A look around the poker forums for the week’s hot topics:
Poker players often make for reluctant celebrities, but one of the long-known best things about the game is the way that newbies and experts sometimes sit down together, giving everyone a chance to play against their heroes on a level field.
Redditor “theycallmeepoch” started a thread last week entitled Who is/are the most famous person/people you have played with? How did it go?. He kicked it off with a very brief tale of flopping the nut flush in a €10/€10 PLO hand against former WSOP finalist Andy Black, but “got only 1 street of value, lol.”
Others soon pick up the slack, and in among name-drops for the lesser-known “Chuck Seed“, “Greg Rayner” and “Niel Ferril“, we find encounters with Michael Phelps, Shaun Deeb and Mike Matusow, among many others.
Niall Farrell: An ‘awesome’ table-mate
Poster “myimportantthoughts” gets the privilege of knocking out the gregarious Will Kassouf from a tournament — “If you are wondering if he only talks big for the cameras then I can say he still talks nonsense in a £200 comp” — before a table-mate stands up and shouts: “Taxi! Taxi for Will Kassouf!” “myimportantthoughts” says he went on to win the tournament as an additional sweetener.
Comparatively few of the posters played meaningful pots against their better-known table-mates, but it’s notable that they still remember the encounters — a reminder that with stature comes additional responsibility, whether it’s sought after or not. A handful of the known players don’t exactly enamour themselves to their new opponents, but others manage to leave a positive lasting impression. Take the man we must assume is EPT Malta champion Niall Farrell. “He was a pleasure to play with,” writes “drewisdaboss”. “We had a couple drinks together. He was playing a wide range, I think he was just trying moves in a smaller game. Long story short ended up stacking him twice but it was pure fun, no negative energy from him at all. He was awesome.”
Remember it, poker pros.
We’re back at the live felt for our second notable thread this week, one entitled Favorite needle in a live game and started by “Sometimesexaggerates” on Reddit.
There may be some nominative determinism going on here — it’s fair to assume internet forum posters do indeed sometimes exaggerate — but in the main this proves to be an amusing archive of barbed salvos you sometimes hear hurled at the poker table.
The OP’s yarn centres on a $5/$5 cash game at the Bike in Los Angeles, where he ends up busting an obnoxious opponent–and then tips the dealer the entire value of the eliminated player’s short-stack. “I turn over aces and tell the dealer I don’t want his [the opponent’s] money,” the poster writes. “Guy thought I was letting him take it back in a chop what I actually did was just tip the stack to the dealer.”
What’s *your* favourite needle?
Most of the time (at least in the way the stories are told on Reddit) the recipient of the needle in some way either deserves it, by showing poor etiquette themselves, or is successful enough to be able to brush it off. For instance, “generic_007” shares a comment he reserves for the moment “a Pro/Tough Player stands up from the game after getting uncharacteristically crushed”. He says: “I like asking the table ‘Are you guys sure you still want to keep playing?'”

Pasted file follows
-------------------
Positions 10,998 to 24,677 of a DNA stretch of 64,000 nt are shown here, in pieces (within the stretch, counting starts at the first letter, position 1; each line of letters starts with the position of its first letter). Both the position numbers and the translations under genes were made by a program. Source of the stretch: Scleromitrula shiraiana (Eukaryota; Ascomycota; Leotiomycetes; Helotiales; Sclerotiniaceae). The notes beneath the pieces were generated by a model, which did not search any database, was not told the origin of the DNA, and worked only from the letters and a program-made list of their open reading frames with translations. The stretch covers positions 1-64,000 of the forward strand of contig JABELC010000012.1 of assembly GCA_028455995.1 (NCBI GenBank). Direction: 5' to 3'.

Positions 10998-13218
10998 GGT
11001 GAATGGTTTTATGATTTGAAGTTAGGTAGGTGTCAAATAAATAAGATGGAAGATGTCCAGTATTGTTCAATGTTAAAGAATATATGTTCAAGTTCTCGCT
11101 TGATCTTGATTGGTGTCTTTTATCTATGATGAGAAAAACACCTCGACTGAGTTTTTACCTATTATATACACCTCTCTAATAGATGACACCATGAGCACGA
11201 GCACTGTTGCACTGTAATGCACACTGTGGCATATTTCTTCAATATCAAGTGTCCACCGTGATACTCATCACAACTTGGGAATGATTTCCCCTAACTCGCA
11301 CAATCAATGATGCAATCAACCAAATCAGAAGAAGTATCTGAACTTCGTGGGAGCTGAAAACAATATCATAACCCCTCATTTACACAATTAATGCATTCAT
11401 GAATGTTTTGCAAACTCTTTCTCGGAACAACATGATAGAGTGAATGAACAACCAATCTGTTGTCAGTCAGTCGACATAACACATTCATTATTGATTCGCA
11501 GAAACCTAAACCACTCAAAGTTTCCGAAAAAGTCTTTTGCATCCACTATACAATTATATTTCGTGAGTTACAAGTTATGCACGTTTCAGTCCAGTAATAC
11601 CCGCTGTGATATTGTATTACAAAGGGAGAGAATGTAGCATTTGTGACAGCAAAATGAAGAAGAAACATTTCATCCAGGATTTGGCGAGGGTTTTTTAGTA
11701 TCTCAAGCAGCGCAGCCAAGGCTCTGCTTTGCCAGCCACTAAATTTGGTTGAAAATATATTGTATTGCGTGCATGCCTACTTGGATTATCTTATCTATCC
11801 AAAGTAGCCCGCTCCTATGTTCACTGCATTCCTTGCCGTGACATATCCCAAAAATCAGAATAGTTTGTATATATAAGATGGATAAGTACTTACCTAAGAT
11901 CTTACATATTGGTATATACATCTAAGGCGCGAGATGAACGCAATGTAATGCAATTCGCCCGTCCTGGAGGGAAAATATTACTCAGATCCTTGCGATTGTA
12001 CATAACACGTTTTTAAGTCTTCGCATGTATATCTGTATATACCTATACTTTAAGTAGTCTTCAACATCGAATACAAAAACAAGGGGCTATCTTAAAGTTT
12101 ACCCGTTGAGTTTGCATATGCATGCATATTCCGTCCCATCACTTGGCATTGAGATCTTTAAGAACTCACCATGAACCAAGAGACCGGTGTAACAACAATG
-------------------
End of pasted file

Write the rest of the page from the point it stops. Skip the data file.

Amid all the bluster, arguably the most effective needle mentioned in the thread is one of the shortest and one of the most understated. According to “Great-Band-Name” a quiet older player watched an “annoying asf” opponent river a full house in a three-way all-in pot. The villain proudly slaps his cards on the table with a loud “ship it”, but the older player simply replies “Hold on there partner” and tables quads.
Reminiscent of the great 96-year-old Jack Ury, whose “You’re in trouble” remains arguably the greatest needle of all time.
Sticking with Reddit (other poker forums are available), a poster named “Donkanomics101” shared a photograph of a home game played in Guyana. Thanks to PokerStars’ long association with Victor Ramdin, we’ve been covering life in the South American country for quite some time — in particular documenting how Ramdin has used his poker winnings to finance some worthy causes in the country. The stories from Guyana make for sad yet inspiring reading: lives have literally been saved thanks to the non-profit Guyana Watch, the organisation that Ramdin has previously helped fund.
Victor Ramdin, left, makes new friends in Guyana
Back on the forum, “Donkanomics101” describes how the game that Ramdin loves is gradually becoming more popular in Guyana. The poker scene is still very young, with casinos not yet offering games. However, as the photo proves, people are still seeking out opportunities to play.
Take a read of the short thread–if only for a story of a fairly nifty card-sharp, the likes of which would not have been out of place on the Mississippi river boats of the 19th century.
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